The challenges occasioned by COVID-19 crisis faced by consumers in the country last year are not likely to abate in the short term despite increased economic activities, analysts on the CSL Research Team, have predicted.
In a report obtained by New Telegraph at the weekend, the analysts said their forecast was based on recent economic indicators, which predict that inflation is likely to continue to head northward. Specifically, the analysts said they were expecting further electricity tariffs and premium motor spirit (PMS) price hikes, as well as continued scarcity of foreign exchange and its attendant impact on food prices.
The analysts stated: “The year 2020 provided little respite for Nigerian consumers. At the start of the year, the Federal Government implemented a VAT hike of 50.0 per cent to 7.5 per cent in February.
Shortly after, COVID-19 hit, leading to job losses and wage cuts. “Following the COVID-19 crisis, CBN devalued the NAFEX exchange rate twice, at c.12.0 per cent, and adjusted the official rate by c.23.0 per cent.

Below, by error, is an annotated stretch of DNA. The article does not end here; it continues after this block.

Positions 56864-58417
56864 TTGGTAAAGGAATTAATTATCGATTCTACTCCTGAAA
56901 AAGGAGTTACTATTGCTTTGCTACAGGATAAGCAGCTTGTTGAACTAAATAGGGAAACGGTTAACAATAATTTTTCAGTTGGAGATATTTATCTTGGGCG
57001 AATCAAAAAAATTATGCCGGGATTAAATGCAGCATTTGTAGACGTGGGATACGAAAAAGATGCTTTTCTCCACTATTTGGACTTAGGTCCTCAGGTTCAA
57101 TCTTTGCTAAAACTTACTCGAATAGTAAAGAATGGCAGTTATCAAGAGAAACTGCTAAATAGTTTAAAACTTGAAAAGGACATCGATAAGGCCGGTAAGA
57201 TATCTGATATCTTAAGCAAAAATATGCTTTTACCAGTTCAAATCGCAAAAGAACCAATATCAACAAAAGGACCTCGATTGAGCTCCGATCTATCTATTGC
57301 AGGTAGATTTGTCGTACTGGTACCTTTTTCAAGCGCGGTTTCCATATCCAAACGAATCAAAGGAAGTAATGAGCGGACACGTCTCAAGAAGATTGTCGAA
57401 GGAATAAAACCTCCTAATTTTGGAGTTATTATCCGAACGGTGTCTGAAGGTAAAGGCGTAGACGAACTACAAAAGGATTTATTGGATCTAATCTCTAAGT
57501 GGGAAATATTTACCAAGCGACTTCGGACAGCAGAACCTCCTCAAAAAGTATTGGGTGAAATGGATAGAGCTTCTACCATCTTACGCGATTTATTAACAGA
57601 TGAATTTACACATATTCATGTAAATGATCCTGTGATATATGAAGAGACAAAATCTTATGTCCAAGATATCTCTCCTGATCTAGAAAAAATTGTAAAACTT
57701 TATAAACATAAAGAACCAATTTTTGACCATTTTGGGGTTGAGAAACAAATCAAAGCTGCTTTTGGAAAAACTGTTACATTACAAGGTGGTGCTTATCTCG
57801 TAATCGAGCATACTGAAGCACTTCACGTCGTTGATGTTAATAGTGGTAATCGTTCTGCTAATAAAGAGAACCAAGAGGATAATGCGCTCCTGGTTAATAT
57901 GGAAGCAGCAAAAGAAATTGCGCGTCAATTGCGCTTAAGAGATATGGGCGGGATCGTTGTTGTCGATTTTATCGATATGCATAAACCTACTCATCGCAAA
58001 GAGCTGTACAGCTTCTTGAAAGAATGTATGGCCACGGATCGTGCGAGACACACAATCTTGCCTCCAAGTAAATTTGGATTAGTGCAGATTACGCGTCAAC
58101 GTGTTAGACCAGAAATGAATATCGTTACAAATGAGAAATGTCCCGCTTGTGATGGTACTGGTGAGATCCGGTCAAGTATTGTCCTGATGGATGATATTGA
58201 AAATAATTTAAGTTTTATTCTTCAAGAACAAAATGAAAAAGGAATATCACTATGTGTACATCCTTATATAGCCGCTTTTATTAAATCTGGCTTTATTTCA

Furthermore, PMS price was revised upwards by c.12.0 per cent and electricity tariffs nearly doubled on average
“Recently, the National Bureau of Statistics (NBS) released unemployment data for Q4-2020, which revealed a surge to a record high of 33.3 per cent. NBS also reported Feb-2021 inflation data, showing that food inflation rose to a 16-year high of 21.8 per cent.
“To highlight the severity, data from NBS shows that Nigerians spend 56.7 per cent of their income on food. With a misery index of 50.6 per cent, it implies worsened economic woes.
These pressures continue to mount amidst stagnant and, in many cases, declining nominal and real wage rate. Unsurprisingly, economic growth remains uninspiring, given household consumption makes up c.60.0 per cent GDP.”
They further said: “Looking ahead, we see little respite for Nigerian consumers. While we believe that increased economic activity will marginally improve household income, cost pressures on household consumer baskets will dampen any growth.
“A further electricity tariff hike is likely by Jun-2021 and despite the resistance to the PMS price hike, we believe a hike is inevitable in the mid to long term. Also, food prices continue to soar as FX challenges remain.
Overall, in the short-term, the outlook looks grim for the Nigeria consumer; however, sometimes it is darkest before the dawn.”